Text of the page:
Five-star DL Damon Wilson is about no excuses, being humble and staying hungry



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Venice (Fla.) High 247Sports Composite five-star edge rusher Damon Wilson has been raised by the creed, “no excuses, be humble, stay hungry.”

Those words have been easy to live by for the blue-chip defensive end who has always been self motivated, particularly with his fitness and training. It doesn’t hurt that he has literally grown up in a gym where his father, Damon Wilson Sr. has trained the likes of Forrest Lamp and a bunch of others with young Damon hanging around.

“He just likes to work,” the elder Wilson stated. He played running back at East Carolina and has been training athletes for nearly two decades. “We train a bunch of collegiate and professional guys and the different with those guys and others is that they show up and you don’t have to force them to be there.

“(Damon) does a lot on his own. It makes it a whole lot easier to enjoy the process with him because he does most of the heavy lifting on his own.”

And the 6-foot-4, 230-pound Wilson literally can do a lot of heavy lifting. Tabbed as the No. 5 edge rusher in the class, zeroed in on scholarship opportunities from Alabama, Ohio State, Georgia, Miami and Texas, Wilson was the No. 4 ranked member of 247Sports Colleague Andrew Ivins Freak List regarding high school football players, highlighted by his 420-pound bench press and 570-pound squat.

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“We train everything from the mental first, mental toughness,” Wilson’s father explained. “Our five traits to be great are mental toughness, sports IQ, speed and agility, strength and power, elite conditioning. That’s the order I believe you need to be successful in most sports.”

Wilson is as twitchy as he is strong, using his explosive quickness and power to rack up 23 tackles for loss and 15 sacks as a junior. He was a handful in the season opener as a senior against a touted IMG Academy offensive line.

“Just from a very early age he had the mental fortitude, he can push through pain,” the elder Wilson said. “He didn’t know what pain was early. He’d work out with these older guys and he’d like to get in and run. He’d say dad my legs are burning and laugh. He didn’t know that was lactic acid boiling up. He would rub his legs and say his legs are burning and laugh.

“The mental toughness, he knows how to compete at a higher level. Early on we’d say Damon let me see you do pushups and he would do them till he couldn’t anymore. He was five, six-years old doing 60, 70 pushups at a time.”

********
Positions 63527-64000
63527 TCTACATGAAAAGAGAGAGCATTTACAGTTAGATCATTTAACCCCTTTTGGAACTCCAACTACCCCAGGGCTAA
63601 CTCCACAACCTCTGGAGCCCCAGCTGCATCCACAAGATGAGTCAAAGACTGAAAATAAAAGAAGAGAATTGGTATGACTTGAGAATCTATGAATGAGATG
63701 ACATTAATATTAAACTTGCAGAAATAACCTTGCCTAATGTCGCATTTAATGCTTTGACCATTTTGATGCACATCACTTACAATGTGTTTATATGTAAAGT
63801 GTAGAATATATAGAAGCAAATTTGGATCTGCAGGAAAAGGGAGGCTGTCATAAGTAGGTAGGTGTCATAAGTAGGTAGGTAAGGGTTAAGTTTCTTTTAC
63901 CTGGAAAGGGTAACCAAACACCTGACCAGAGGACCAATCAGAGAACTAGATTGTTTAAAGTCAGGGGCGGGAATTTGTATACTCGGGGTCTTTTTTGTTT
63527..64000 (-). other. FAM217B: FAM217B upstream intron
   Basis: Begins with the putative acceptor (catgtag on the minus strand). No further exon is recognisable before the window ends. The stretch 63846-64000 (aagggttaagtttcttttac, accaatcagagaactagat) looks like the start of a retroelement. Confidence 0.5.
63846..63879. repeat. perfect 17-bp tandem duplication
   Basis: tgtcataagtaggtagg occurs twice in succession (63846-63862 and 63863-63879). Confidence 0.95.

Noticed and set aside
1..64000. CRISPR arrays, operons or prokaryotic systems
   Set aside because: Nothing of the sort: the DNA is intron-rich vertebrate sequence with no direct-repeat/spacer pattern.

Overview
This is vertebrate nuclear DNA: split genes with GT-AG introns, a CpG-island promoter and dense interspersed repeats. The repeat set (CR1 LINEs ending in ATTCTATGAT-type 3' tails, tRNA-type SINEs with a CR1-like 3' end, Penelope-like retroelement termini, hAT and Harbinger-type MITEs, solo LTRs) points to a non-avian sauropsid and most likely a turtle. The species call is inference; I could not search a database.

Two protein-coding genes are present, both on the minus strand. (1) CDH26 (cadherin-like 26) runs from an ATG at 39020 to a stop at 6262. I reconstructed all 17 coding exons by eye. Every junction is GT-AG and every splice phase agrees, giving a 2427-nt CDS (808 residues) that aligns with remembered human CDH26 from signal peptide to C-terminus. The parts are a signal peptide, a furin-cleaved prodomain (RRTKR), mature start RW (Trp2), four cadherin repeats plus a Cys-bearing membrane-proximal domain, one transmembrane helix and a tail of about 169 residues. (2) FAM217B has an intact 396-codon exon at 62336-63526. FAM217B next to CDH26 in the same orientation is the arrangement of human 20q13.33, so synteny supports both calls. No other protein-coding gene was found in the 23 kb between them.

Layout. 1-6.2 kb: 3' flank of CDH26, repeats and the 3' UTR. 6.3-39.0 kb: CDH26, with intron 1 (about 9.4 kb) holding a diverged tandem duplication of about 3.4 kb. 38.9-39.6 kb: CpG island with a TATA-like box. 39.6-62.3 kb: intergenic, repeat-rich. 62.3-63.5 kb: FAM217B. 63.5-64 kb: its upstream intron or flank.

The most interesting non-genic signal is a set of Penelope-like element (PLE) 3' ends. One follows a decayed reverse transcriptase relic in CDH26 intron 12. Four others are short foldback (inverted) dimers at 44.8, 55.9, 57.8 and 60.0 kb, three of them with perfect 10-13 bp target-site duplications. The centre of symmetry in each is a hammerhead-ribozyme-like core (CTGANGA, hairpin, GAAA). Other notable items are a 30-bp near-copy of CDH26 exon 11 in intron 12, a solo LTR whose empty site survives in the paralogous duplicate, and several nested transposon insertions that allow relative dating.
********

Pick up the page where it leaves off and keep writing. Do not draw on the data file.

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Florida Atlantic was first to extend a scholarship to Wilson back in Oct. 2020 and Miami got it rolling with their scholarship in March of 2021. Alabama was in that April and by the time a dominant junior campaign wrapped up, Wilson had all the opportunities he was looking for.

“He’s actually taught me a different way to go about this,” Wilson’s dad said about the process. “I thought based on what you hear and see on social media, we need to go do this, or go do that, and he didn’t need to do that.”

Wilson hasn’t taken half as many visits as most other blue-chippers. He rather be around his teammates, around his coaches, in the weight room, at bible study or interacting with young kids in the community.

With that being said, he has found time to go out and see his top schools. He was at Alabama in January and in June and loves the program’s track record, and how serious the players within the facility are about their business. He had good experiences at Miami and Ohio State in April and returns to Columbus this weekend for his official visit tow watch the Buckeyes play Notre Dame in primetime. Larry Johnson’s lineage with defensive ends stands out regarding the Big Ten Powerhouse. Set to play in the All-American Bowl following his senior season, Wilson had a great experience at Georgia in June and certainly what Kirby Smart and his program did on the field last fall and then in the latest NFL Draft speaks volumes.

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“All these programs are really good programs,” Wilson’s dad said. “It’s going to come down to where he feels most comfortable in spending his next three to four years.

“He doesn’t care about the spotlight. Even in this day of NIL, I said Damon to get some of the things that come along with that, it’s part of the process, you want to be relevant. We always taught him to think long term and don’t worry about the short term and if you do everything the right way, you’ll get the benefits. That’s the irony of that. Mindset wise he’s thinking more like a professional.”

Wilson has always carried himself like a professional as well.